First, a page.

Archivi Alinari
3 Francisco Goya, Saturn Devouring One of His Sons
Museo Nacional del Prado, Madrid
4 Chartres Cathedral
Sonia Halliday Photographs
5 Versailles (engraving by Perelle)
Bibliothèque nationale de France
6 Scene from Robert Wilson’s staging of Wagner’s Parsifal,
Houston Grand Opera
Jim Caldwell/Houston Grand Opera
7 Philosopher Arthur Danto pondering why Andy Warhol’s
stacked Brillo Boxes are art.
© The Andy Warhol Foundation for the Visual Arts, Inc./
ARS, New York, DACS, London, and VPRO
8 Zen Buddhist garden in Japan
William Herbrechtsmeier. Photograph: Revd. John K. Rogers
xiii
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9 Nkisi nkondi nail fetish sculptures
The Menil Collection, Houston
10 Kenojuak Ashevak, Enchanted Owl
West Baffin Eskimo Co-operative, Cape Dorset, Nunavut
11 Les Magiciens de la Terre exhibition, Paris 1989
Musée national d’art moderne, Paris. Photograph: Jacques
Faujour
12 Juventino Cósio Carrillo and family
Novica.com
13 J. Paul Getty Villa Museum, Malibu
The J. Paul Getty Museum, Los Angeles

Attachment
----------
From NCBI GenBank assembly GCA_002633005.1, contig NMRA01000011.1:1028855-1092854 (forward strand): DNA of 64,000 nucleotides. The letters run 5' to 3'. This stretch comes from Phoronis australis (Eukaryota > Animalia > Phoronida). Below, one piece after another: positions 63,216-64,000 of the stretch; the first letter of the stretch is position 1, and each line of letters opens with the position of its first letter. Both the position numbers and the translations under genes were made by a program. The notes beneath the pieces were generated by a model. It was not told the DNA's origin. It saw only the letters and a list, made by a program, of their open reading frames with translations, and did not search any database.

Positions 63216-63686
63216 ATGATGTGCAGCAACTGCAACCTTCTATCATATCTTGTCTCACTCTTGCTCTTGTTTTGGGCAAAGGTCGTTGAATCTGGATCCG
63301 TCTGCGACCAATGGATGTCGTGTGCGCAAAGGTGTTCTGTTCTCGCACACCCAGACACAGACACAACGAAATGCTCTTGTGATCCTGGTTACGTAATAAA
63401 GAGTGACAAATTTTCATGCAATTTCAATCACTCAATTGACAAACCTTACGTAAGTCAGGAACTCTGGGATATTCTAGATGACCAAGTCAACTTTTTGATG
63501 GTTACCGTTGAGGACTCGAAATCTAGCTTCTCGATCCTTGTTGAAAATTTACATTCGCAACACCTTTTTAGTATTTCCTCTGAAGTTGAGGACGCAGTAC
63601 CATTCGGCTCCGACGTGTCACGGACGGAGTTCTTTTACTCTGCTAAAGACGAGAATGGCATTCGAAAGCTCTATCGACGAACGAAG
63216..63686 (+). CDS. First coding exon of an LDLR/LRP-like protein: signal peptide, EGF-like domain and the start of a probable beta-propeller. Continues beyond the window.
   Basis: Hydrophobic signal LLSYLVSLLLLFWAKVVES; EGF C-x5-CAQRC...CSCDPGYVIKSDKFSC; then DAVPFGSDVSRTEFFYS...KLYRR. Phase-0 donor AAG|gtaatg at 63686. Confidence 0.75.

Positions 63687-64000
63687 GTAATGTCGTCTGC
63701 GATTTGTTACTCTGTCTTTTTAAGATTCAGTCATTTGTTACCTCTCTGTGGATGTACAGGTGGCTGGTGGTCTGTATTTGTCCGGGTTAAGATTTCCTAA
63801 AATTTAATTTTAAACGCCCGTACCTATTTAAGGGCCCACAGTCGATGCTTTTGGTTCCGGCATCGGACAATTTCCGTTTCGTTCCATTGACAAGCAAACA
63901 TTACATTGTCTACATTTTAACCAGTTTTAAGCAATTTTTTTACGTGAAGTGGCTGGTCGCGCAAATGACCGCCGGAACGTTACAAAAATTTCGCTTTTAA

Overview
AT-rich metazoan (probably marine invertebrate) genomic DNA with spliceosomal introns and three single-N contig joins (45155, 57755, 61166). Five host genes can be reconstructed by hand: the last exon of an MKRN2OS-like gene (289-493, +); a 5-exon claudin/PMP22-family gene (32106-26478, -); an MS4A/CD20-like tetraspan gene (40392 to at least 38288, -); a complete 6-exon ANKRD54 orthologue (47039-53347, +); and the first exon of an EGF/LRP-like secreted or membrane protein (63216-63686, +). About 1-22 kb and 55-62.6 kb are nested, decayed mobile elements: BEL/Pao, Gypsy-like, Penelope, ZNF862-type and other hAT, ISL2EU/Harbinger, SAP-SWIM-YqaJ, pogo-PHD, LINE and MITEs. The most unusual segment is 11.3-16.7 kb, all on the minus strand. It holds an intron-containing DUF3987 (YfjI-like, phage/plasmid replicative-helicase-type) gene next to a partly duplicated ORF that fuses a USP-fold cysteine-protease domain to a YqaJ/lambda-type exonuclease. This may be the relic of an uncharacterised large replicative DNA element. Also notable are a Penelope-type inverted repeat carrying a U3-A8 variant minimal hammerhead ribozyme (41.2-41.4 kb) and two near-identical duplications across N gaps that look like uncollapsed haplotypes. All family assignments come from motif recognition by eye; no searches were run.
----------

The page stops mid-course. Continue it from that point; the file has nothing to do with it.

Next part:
14 Vincent Van Gogh, Irises (1889)
The J. Paul Getty Museum. Los Angeles
15 National Gallery of Australia membership brochure
© ARS, New York, and DACS, London 2000/National Gallery
of Australia, Canberra
16 Christo and Jeanne-Claude, Running Fence, Sonoma and Marin
Counties, California (1972–76)
© 1976 Christo. Photograph by Jeanne-Claude
17 Scene from Chicago’s Culture in Action: Iñigo ManglanoOvalle’s Street-Level Video, Block Party/Installation, Chicago, 1994
Iñigo Manglano-Ovalle
18 Guerrilla Girls poster: How Women Get Maximum Exposure
(1989)
Guerrilla Girls, New York
black and white illustrations
xiv
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19 Cindy Sherman, Untitled Film Still #14 (1978)